Signboards violating trilingual policy: Unable to act says Ministry

Action only if complaints are made 

By Sarah Hannan  

The Ministry of Public Services, Provincial Councils, and Local Government stated that it is not in a position to take action over signboards that depict writings in foreign languages in violation of the trilingual policy. 

The trilingual policy adopted by the country calls for all sign/name boards to be in Sinhala, Tamil, and English. 

However, project sites and work sites that are managed by Chinese companies continue to display signboards in Mandarin. Moreover, there are several signboards, especially in the Eastern Province, that are designed using Arabic lettering, raising the question of whether such signage is allowed in places that are accessed by the public. 

When contacted by The Sunday Morning, Ministry of Public Services, Provincial Councils, and Local Government Media Secretary S.R. Jayasundara said: “So far, no one has complained to us about such signs that are inconveniencing them. Although we have a language policy which recognises Sinhala and Tamil as our official national languages with English recognised as the link language, traditionally signage is to be displayed in these three languages.”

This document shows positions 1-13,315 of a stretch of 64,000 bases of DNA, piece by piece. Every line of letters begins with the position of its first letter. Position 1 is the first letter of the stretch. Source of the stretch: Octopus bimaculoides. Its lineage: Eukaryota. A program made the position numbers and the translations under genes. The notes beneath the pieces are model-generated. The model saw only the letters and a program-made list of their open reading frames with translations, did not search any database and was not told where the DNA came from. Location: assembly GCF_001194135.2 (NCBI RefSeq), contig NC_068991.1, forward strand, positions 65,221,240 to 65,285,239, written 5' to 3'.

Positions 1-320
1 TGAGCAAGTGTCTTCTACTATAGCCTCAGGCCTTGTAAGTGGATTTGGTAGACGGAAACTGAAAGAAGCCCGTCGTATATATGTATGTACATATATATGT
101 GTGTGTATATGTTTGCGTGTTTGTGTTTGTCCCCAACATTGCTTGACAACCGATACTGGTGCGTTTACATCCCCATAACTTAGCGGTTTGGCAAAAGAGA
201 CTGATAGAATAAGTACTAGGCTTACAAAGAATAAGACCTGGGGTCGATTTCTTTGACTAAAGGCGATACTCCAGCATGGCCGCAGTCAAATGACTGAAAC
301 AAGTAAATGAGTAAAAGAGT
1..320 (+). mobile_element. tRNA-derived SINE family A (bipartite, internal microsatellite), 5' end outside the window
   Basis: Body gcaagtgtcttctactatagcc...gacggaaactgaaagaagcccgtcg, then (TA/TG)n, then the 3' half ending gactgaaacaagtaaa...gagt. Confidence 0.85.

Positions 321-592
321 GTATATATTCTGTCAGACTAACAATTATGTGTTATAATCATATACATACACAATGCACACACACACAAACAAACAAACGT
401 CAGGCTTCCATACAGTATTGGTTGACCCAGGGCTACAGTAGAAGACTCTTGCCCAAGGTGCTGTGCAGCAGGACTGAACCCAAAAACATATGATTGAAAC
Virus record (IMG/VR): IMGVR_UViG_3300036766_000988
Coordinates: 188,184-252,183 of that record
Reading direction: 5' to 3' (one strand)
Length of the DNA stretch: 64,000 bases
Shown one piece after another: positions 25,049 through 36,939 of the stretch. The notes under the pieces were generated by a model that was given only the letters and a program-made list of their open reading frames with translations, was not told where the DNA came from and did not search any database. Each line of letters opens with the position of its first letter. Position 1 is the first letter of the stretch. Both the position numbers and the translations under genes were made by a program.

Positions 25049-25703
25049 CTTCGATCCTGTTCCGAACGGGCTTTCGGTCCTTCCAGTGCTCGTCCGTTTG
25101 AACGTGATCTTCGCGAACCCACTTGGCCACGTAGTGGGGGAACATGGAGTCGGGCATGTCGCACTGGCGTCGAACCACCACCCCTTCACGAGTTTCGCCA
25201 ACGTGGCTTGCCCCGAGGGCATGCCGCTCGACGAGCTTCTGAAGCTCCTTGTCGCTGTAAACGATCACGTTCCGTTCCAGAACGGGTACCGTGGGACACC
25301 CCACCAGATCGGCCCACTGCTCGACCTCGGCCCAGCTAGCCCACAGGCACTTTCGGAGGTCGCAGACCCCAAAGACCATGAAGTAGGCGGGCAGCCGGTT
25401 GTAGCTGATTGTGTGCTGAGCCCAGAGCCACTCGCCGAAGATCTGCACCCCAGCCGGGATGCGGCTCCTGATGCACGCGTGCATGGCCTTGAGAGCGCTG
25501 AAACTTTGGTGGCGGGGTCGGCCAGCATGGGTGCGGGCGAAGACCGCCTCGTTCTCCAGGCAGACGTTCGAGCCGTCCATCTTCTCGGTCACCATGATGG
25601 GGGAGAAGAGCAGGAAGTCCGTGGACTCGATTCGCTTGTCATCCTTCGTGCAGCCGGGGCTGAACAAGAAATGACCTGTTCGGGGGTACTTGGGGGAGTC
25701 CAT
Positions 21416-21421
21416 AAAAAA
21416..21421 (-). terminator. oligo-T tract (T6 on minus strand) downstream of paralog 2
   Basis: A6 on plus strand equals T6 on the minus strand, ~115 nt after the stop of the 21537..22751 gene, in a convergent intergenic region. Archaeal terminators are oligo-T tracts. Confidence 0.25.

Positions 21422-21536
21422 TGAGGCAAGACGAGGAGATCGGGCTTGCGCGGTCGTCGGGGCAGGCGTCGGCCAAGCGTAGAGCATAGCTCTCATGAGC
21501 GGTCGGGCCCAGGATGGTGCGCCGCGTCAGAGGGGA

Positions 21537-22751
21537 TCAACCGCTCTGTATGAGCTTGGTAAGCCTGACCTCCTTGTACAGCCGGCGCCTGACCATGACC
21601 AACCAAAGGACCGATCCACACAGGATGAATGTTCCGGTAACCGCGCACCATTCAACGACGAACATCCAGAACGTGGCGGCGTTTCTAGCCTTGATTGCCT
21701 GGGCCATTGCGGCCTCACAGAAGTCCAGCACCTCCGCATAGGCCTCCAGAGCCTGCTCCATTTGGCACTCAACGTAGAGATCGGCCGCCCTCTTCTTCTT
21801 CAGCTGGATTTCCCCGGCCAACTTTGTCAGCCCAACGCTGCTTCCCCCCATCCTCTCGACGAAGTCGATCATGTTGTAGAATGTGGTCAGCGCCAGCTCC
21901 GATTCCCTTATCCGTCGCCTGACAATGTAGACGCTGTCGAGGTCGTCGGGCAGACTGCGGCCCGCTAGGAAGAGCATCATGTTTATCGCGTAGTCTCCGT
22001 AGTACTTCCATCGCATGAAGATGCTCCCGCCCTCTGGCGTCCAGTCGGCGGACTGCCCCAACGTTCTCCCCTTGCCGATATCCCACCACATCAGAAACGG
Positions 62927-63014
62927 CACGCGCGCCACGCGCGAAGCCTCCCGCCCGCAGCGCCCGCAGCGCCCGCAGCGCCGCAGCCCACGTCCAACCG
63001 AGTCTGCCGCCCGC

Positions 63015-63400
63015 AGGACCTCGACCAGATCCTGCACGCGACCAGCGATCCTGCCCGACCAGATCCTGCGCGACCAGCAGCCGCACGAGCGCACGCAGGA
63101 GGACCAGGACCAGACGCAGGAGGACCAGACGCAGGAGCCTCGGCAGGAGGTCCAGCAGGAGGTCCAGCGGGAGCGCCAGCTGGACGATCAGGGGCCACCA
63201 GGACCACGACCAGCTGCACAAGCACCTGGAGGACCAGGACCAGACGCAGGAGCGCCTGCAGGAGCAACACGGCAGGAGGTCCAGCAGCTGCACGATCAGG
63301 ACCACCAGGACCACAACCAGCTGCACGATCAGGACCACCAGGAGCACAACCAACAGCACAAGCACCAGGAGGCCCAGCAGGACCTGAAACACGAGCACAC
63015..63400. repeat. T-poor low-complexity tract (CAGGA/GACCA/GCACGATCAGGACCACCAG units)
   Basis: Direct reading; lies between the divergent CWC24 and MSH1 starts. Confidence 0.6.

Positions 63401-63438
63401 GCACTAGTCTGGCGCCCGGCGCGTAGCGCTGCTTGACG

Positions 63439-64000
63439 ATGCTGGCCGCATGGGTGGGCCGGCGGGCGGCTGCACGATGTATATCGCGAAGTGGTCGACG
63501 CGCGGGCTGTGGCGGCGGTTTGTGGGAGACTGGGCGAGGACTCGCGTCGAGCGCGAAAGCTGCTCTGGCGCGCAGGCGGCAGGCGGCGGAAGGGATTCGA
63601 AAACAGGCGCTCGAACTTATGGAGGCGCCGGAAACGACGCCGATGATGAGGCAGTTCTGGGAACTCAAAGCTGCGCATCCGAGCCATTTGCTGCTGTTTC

The official stated that while there is no policy clause that indicates any other language board is not allowed, they said that the Department of Official Languages Commissioner General needs to be consulted, if action needs to be taken. 

A similar issue was raised in January 2019 by former Minister of National Integration, Official Languages, Social Progress, and Hindu Religious Affairs Mano Ganesan, when the China Harbour Engineering Company Ltd. (CHEC) put up a board in English, Sinhala and, instead of Tamil, Mandarin lettering at their project site at the Aruwakkalu Sanitary Landfill. 

At the time, former Minister Ganesan had instructed the then Chairman of the Official Languages Commission to attend to the matter. Ganesan at the time also pointed out that at some projects sites, the boards were only in English and Mandarin, inconveniencing both Sinhala and Tamil-speaking workers. 

The matter was later resolved when the former Minister met with the Chinese Embassy and the project management and offered assistance to translate the signboards and include the content in Tamil. 

All attempts made by The Sunday Morning to contact the Commissioner General of Official Languages proved futile.